Acute lung injury (ALI) is a devastating complication of sepsis,viral and bacterial pneumonias, severe trauma with or without major blood loss, acid aspiration and other conditions that affect the lung either primarily or secondarily.This relatively common syndrome (~200,000 cases per yr in the US) currently has an overall mortality rate of ~40%. Lung inflammation associated with the production of reactive oxygen species (ROS) is an important contributor to the ALI syndrome. We have shown that activation of NADPH oxidase, type 2 (NOX2), the major source of ROS in lungs, requires the PLA2 activity of peroxiredoxin 6 (Prdx6) and have recently identified a 9 amino acid peptide that binds to Prdx6 and inhibits its PLA2 activity; we have named this Prdx6 inhibitory peptide (PIP-2). PIP-2 encapsulated in liposomes and administered intratracheally (IT) to mice inhibited the lung generation of ROS by >80% for 24 h. PIP-2 administered 12-16 h after low dose LPS (given IT) markedly decreased lung inflammation and tissue oxidative injury when examined at 24 h and greatly decreased mortality (from 100% to 28%) after high dose LPS. PIP-2 also markedly decreased mouse mortality after intraperitoneal LPS as a model of sepsis. We now propose to evaluate the effect of PIP-2 on lung injury in 2 mouse models of ALI associated with infection. The first will be the Klebsiella pneumoniae infection model (Sp.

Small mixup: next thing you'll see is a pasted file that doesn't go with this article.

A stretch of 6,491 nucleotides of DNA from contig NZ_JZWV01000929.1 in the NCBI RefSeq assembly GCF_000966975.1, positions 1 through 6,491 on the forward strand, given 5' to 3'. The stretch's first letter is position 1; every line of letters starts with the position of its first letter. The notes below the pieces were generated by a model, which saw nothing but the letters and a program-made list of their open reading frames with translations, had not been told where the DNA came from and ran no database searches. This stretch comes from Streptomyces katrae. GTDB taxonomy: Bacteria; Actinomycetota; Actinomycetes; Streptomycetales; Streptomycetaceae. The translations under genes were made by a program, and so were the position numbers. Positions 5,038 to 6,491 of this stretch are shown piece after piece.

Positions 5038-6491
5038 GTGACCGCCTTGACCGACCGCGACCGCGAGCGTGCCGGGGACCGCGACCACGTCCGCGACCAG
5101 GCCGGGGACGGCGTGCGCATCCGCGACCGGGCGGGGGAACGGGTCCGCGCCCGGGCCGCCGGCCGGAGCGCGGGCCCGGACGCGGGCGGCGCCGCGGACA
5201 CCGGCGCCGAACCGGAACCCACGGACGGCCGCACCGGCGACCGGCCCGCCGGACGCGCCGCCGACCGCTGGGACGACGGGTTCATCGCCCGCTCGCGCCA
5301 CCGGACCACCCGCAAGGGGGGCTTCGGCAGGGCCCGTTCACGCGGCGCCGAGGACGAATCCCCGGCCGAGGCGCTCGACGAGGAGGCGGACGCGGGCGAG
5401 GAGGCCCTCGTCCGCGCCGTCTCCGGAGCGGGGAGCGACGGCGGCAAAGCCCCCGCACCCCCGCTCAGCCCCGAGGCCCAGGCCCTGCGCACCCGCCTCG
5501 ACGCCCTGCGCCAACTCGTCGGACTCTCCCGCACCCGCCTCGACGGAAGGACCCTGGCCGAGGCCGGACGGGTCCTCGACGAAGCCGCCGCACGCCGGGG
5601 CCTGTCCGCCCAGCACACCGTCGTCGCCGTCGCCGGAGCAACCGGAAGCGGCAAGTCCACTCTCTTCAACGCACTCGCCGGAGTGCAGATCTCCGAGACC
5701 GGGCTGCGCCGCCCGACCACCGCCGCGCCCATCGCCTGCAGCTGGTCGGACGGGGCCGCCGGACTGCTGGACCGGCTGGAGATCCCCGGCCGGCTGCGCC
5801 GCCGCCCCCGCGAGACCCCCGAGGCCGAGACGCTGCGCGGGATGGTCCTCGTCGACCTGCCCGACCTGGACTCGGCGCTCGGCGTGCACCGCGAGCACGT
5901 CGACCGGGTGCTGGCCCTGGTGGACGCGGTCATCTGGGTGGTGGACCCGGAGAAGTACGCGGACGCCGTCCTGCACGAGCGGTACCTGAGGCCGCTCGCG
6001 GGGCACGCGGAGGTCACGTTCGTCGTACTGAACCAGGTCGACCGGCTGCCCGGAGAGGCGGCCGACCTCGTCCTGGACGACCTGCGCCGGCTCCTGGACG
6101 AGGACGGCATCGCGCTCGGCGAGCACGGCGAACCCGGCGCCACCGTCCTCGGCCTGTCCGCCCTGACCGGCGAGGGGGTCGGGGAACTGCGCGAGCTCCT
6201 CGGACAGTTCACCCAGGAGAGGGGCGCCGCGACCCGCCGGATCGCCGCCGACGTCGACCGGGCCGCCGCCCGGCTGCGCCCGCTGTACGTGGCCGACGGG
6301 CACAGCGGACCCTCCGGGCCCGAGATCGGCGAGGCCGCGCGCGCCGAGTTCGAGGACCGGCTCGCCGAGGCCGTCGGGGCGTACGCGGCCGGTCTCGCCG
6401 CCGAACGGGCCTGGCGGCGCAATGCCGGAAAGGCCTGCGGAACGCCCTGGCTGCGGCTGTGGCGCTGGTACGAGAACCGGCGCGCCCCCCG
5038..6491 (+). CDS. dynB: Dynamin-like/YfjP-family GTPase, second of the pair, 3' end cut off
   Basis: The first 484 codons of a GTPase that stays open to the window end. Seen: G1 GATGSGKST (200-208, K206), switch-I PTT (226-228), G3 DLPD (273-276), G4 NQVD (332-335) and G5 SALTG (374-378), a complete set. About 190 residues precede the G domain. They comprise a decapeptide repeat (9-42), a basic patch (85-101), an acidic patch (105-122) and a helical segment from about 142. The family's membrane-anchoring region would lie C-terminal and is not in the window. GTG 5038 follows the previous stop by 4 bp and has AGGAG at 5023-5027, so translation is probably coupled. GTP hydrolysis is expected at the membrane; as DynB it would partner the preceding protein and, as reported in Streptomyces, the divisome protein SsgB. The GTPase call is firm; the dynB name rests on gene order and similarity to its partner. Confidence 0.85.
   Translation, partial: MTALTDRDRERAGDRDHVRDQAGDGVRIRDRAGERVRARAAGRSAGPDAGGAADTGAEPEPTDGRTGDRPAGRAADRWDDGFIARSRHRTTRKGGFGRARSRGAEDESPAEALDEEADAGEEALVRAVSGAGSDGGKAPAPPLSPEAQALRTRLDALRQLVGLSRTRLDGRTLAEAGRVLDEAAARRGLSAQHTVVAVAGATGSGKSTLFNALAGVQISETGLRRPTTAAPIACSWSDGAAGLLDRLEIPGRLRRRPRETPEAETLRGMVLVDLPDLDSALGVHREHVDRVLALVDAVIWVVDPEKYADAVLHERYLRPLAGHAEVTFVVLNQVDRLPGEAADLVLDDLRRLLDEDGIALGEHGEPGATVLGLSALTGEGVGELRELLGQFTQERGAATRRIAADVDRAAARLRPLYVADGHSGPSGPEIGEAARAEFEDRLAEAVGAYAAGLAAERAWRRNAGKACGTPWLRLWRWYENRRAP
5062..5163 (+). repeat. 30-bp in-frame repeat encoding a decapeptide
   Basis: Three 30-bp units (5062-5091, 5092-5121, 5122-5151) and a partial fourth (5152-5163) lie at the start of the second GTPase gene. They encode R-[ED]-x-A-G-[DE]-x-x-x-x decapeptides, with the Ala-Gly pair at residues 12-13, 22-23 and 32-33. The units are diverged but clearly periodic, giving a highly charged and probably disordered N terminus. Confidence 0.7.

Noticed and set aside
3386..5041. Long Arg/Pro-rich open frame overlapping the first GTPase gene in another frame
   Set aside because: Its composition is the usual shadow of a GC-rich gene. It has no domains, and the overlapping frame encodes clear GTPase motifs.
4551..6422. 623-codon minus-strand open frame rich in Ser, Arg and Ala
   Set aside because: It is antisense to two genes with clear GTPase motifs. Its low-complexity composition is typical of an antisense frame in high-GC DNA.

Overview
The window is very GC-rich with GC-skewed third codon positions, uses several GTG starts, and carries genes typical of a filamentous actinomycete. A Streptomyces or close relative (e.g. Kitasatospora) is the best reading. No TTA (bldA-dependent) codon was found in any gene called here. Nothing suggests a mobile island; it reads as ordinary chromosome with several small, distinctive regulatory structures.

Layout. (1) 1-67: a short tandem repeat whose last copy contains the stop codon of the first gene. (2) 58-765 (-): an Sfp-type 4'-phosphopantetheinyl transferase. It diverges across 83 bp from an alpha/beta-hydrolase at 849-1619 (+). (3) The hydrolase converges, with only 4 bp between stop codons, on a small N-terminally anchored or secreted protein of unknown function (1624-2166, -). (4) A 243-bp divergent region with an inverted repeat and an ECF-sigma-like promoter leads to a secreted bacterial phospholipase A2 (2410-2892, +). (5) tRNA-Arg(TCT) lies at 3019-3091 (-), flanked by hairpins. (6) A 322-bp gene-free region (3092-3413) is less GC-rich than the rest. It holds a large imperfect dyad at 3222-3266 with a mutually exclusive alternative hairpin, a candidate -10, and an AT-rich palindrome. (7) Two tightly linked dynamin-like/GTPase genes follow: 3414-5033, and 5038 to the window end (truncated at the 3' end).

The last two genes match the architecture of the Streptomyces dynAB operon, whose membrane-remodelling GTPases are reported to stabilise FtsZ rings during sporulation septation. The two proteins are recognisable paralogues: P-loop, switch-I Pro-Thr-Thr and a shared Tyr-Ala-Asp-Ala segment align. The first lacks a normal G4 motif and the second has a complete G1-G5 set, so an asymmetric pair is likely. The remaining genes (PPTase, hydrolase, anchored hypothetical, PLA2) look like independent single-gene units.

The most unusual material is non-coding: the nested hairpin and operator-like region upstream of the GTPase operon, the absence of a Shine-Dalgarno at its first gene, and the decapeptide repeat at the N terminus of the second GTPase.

Aim 1); the 2nd model will be the cecal ligation and puncture (Sp.
Aim 2). PIP-2 will be administered at either 12 or 24 hrs after the bacterial insult. We will evauate the effect of PIP on lung inflammation, disruption of the blood-gas barrier,and oxidative injury. We also will determine the effect of PIP on lung bacterial load as the NOX2 inhibitor may interfere with PMN bactericidal mechanisms. We propose that PIP-2 will have clinical application for the prevention of lung inflammation and tissue oxidative injury that are major contributors to the pathogenesis of ALI. We plan a phase 2 STTR application to evaluate the effect of PIP treatment on more complex models of acute lung injury in large animal models and to determine possible toxicological effects of peptide administration.
Acute Lung Injury (ALI) is a serious disease due to inflammation associated with sepsis and other etiologies for which there is no specific treatment. Oxidative stress plays a major role in the development of inflammatory lung injury. We will develop an inhibitor for the major enzymatic source of oxidants in the lung in order to prevent oxidant stress and the associated lung injury.